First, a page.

Among his prose publications McCrie mentions: 1. ‘Theses Theologicæ de Libero Arbitrio,’ &c., Edinb. 1597, 4to. 2. ‘Scholastica Diatriba de Rebvs Divinis,’ &c., Edinb. 1599, 4to; these two are mere topics for academic disputations. 3. ‘Lusus Poetici,’ &c., Edinb. 1605, 4to, by David Hume (1560?–1630?) [q. v.], has four letters by Melvill. 4. ‘De Adiaphoris. Scoti tou tychontos Aphorismi,’ &c., 1622, 12mo (against conformity to the ceremonies). 5. ‘Commentarius in Divinam Pauli Epistolam ad Romanos,’ &c., Edinb., 1850, 8vo (edited for the Wodrow Society by W. Lindsay Alexander, D.D., from a transcript by Daniel Demetrius, finished at St. Andrews on 26 July 1601). His ‘Answer to the Declaration of certain Intentions set out in the King's Name … 7th of Feb. 1585,’ was circulated in manuscript, and possibly printed. His ‘Answer to Downham's Sermon,’ 1608, was widely circulated in manuscript. In the library of Trinity College, Dublin, is a manuscript ‘A. Melvinus in cap. 4 Danielis.’ To these must be added the manuscript collection of his Latin letters (1608–13) to James Melvill, in the Edinburgh University Library, and the manuscript collection of his letters (1612–16) to Robert Durie of Leyden, in the Advocates' Library, Edinburgh. An answer to Tilenus, ‘Scoti tou tychontos Paraclesis contra Dan. Tileni Silesii Parænesin,’ &c., 1622, is often ascribed to Melvill, but is by Sempill. McCrie spells the name Melville, and this form occurs in some contemporary documents relating to members of the family. No instance is produced of the use of this spelling by the reformer himself. He writes himself Melvine (1610), Meluill (1616), and Melvin (1617); in Latin invariably Melvinus. His nephew writes of him indifferently as ‘Andro Meluill’ and ‘Andro Meluin.’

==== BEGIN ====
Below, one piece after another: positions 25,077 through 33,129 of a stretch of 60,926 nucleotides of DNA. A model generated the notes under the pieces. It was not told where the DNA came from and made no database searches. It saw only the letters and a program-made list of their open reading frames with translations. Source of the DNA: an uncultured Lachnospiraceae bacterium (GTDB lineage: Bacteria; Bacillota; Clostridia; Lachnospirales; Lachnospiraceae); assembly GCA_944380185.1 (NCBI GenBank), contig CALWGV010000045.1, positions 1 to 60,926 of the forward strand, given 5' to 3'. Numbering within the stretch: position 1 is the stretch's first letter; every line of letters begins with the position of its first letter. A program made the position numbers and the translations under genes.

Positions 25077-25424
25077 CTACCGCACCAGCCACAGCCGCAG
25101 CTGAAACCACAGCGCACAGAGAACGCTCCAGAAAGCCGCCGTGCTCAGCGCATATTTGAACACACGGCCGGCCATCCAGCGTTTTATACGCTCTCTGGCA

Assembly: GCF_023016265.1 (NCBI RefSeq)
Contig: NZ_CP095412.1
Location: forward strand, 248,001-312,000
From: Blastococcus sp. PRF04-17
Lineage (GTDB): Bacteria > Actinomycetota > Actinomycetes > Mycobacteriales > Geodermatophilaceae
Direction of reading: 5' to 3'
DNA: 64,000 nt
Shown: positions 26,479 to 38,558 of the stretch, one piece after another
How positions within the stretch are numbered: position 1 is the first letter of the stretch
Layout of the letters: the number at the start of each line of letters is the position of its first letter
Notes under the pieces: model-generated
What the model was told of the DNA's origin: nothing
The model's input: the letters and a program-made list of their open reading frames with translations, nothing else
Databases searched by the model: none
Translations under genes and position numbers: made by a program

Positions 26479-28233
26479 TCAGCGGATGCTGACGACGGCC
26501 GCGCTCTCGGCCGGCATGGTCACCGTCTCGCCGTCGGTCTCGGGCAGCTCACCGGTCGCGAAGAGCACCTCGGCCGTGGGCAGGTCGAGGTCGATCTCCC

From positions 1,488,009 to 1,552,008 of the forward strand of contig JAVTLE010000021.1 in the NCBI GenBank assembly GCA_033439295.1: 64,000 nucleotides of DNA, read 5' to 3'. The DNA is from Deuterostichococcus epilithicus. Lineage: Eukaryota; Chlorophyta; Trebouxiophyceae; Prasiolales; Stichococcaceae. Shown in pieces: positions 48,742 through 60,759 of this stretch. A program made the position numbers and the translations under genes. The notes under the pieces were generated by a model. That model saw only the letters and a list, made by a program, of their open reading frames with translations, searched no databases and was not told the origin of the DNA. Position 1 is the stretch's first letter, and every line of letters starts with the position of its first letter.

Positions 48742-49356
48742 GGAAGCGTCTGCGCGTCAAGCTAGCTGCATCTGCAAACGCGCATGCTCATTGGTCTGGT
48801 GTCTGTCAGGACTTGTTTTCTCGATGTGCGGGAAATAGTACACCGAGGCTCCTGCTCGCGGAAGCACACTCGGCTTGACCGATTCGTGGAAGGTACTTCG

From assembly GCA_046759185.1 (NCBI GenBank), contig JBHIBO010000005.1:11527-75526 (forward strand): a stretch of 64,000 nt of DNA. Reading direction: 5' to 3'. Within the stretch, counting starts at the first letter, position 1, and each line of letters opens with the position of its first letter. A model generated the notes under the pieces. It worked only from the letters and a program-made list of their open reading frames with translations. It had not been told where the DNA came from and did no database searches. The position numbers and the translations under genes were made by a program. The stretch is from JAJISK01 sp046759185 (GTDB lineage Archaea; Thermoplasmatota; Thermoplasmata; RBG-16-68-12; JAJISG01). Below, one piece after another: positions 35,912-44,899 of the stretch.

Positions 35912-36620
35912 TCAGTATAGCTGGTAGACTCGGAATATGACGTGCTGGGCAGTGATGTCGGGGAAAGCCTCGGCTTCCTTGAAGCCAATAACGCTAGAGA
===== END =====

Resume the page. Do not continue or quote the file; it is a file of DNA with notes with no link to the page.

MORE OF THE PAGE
[McCrie's Life, 1819 (the edition used in 1856, edited by his son), is a work of close and wide research, and may be safely followed for the facts. Of McCrie's manuscript sources, since printed, the chief are James Melvill's Diary (Bannatyne Club), 1829, and with addition of his Hist. of the Declining Age (Wodrow Soc.), 1842; William Scot's Apologetical Narration (Wodrow Soc.) 1846; Calderwood's Hist. of the Kirk (Wodrow Soc.), 1842–9. For less favourable views of Melvill's character and policy, see Spotiswood's Hist. of the Church of Scotland (Spottiswoode Soc.), 1847–51; Grub's Eccl. Hist. of Scotland, 1861, vol. ii. See also Gardiner's Hist. of England, vol. i.; Walton's Lives (Zouch), 1796, p. 295. Hew Scott's Fasti Eccles. Scoticanæ adds a few particulars; the biographies in Scots Worthies, 1862, pp. 233 sq., and Anderson's Scottish Nation, 1872, iii. 140 sq., add nothing to McCrie.]

A. G.